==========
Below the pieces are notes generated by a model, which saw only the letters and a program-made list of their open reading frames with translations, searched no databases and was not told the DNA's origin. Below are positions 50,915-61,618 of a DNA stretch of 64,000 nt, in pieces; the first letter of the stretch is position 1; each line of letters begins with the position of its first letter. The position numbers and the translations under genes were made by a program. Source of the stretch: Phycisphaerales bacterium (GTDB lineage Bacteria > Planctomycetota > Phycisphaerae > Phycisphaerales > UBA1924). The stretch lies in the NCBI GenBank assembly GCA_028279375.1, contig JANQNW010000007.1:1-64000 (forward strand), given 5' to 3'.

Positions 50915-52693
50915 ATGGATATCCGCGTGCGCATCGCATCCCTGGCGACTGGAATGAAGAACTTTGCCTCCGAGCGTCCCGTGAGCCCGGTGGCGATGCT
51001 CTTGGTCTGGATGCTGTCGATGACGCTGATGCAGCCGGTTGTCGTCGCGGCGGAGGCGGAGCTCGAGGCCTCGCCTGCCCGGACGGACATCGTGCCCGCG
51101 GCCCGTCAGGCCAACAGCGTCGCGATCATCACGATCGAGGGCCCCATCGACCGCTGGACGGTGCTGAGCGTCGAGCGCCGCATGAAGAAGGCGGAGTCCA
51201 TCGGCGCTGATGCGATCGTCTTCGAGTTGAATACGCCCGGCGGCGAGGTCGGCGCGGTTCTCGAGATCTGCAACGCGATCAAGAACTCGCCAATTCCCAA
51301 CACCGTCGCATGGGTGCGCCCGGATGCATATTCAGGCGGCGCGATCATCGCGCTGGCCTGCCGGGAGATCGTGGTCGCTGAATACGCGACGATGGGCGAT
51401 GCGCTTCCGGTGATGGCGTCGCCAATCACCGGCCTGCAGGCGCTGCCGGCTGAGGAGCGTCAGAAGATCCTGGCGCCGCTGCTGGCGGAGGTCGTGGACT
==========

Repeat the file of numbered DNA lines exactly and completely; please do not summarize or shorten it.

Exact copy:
Below the pieces are notes generated by a model, which saw only the letters and a program-made list of their open reading frames with translations, searched no databases and was not told the DNA's origin. Below are positions 50,915-61,618 of a DNA stretch of 64,000 nt, in pieces; the first letter of the stretch is position 1; each line of letters begins with the position of its first letter. The position numbers and the translations under genes were made by a program. Source of the stretch: Phycisphaerales bacterium (GTDB lineage Bacteria > Planctomycetota > Phycisphaerae > Phycisphaerales > UBA1924). The stretch lies in the NCBI GenBank assembly GCA_028279375.1, contig JANQNW010000007.1:1-64000 (forward strand), given 5' to 3'.

Positions 50915-52693
50915 ATGGATATCCGCGTGCGCATCGCATCCCTGGCGACTGGAATGAAGAACTTTGCCTCCGAGCGTCCCGTGAGCCCGGTGGCGATGCT
51001 CTTGGTCTGGATGCTGTCGATGACGCTGATGCAGCCGGTTGTCGTCGCGGCGGAGGCGGAGCTCGAGGCCTCGCCTGCCCGGACGGACATCGTGCCCGCG
51101 GCCCGTCAGGCCAACAGCGTCGCGATCATCACGATCGAGGGCCCCATCGACCGCTGGACGGTGCTGAGCGTCGAGCGCCGCATGAAGAAGGCGGAGTCCA
51201 TCGGCGCTGATGCGATCGTCTTCGAGTTGAATACGCCCGGCGGCGAGGTCGGCGCGGTTCTCGAGATCTGCAACGCGATCAAGAACTCGCCAATTCCCAA
51301 CACCGTCGCATGGGTGCGCCCGGATGCATATTCAGGCGGCGCGATCATCGCGCTGGCCTGCCGGGAGATCGTGGTCGCTGAATACGCGACGATGGGCGAT
51401 GCGCTTCCGGTGATGGCGTCGCCAATCACCGGCCTGCAGGCGCTGCCGGCTGAGGAGCGTCAGAAGATCCTGGCGCCGCTGCTGGCGGAGGTCGTGGACT